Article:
BEGIN WITH PRAYER
"Lord open my eyes and my heart."
Read slowly so that you take in. And as you do, turn your heart to God, thanking him for the good you discover and praying his will home for you, your family, your church and the world.
Wisdom to chew on
Understanding to grow in
it is very easy for Christians in our culture to despair, to feel things go from bad to worse without hope of change. But with the Lord there is always hope. So the writer of Lamentations (Jeremiah?) details his despair in seeing what the Lord's wrath has brought about, and in being opposed and ridiculed. But he remembers the Lord's great love - his compassion and faithfulness, and so he is able to wait on him, recognizing two very important truths in our own consideration of suffering: First, although the Lord brings affliction, he does not do it willingly. It is an expression of his justice and wisdom, but not his pleasure (3v33). Second, nothing happens except by his decree (3v37). So we should not complain about our lot, but examine ourselves in case it results from personal sin, repent if it does, and recognize that what God has brought on us he can as easily remove (3v37-42). It's all a word for our nation too. As you read note what exactly the writer hopes in.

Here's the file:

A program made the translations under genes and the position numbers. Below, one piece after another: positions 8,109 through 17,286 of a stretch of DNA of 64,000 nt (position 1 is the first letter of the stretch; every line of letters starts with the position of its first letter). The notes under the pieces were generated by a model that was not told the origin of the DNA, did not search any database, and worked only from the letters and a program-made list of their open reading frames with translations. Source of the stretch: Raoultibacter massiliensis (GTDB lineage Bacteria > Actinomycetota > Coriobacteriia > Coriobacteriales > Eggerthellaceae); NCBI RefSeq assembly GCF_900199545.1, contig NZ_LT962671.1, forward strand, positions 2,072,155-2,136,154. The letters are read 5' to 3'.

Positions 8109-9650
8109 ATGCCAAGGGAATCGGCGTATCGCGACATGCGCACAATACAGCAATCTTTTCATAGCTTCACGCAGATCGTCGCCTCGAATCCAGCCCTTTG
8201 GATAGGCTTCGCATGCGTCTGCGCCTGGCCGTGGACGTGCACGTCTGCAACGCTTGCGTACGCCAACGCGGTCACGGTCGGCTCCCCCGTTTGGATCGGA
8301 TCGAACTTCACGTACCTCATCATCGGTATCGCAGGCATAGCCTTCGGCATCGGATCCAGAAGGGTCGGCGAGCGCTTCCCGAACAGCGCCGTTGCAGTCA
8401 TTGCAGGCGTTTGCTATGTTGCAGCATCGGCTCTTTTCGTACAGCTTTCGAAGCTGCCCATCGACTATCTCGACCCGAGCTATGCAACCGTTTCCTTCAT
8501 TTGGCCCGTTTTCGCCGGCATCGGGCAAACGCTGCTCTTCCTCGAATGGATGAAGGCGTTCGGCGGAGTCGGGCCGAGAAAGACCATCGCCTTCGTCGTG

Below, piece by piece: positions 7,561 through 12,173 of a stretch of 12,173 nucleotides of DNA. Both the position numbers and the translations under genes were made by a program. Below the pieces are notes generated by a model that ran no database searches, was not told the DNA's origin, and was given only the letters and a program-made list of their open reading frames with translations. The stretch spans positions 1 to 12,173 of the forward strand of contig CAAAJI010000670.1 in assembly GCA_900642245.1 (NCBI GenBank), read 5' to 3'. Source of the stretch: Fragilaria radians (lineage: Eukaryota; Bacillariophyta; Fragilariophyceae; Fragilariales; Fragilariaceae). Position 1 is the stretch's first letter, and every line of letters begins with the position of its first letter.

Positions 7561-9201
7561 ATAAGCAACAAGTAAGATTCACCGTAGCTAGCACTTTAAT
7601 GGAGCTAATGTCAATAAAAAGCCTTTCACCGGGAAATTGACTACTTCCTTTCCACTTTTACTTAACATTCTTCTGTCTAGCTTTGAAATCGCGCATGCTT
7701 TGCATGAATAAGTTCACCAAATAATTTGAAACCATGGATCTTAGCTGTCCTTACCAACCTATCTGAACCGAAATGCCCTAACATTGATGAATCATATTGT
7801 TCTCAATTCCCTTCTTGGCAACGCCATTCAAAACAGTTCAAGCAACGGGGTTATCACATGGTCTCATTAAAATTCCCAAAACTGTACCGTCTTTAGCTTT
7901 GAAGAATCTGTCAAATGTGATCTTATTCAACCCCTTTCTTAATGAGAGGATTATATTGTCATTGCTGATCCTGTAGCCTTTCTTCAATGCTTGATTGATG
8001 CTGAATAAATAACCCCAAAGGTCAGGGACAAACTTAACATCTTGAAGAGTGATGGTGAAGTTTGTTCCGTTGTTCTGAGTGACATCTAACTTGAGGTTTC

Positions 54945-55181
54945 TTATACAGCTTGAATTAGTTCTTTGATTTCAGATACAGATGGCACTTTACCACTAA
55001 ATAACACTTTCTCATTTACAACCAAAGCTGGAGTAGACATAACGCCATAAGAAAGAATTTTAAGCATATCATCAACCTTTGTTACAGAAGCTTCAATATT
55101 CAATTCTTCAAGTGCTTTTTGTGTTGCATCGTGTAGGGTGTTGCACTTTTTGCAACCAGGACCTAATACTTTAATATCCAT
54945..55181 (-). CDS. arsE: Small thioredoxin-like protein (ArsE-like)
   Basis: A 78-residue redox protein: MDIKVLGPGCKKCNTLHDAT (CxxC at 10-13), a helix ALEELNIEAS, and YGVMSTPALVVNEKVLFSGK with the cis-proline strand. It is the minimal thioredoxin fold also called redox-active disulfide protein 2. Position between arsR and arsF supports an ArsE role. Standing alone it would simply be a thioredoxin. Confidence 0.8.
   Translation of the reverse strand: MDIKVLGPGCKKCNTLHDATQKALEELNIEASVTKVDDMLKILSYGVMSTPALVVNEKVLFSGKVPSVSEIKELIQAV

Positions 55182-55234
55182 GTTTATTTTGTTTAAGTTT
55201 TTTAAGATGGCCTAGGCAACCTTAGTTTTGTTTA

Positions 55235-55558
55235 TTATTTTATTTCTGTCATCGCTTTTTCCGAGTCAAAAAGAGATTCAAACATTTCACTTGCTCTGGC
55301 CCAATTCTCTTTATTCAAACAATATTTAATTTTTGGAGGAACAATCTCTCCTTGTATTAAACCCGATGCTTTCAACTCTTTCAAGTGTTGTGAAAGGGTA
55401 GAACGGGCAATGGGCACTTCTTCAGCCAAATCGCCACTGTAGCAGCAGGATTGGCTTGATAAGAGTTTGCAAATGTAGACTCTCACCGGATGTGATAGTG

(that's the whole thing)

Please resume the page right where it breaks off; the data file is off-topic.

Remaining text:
Finish this reading by pausing to ask yourself:
1) What’s the main thing it teaches me about God or his purposes in Christ? Then praise him for this.
2) What’s the main thing it teaches me about his will for me or the world? Then pray that home.
Devotion to offer up
You could read this aloud and perhaps as a springboard to further prayer.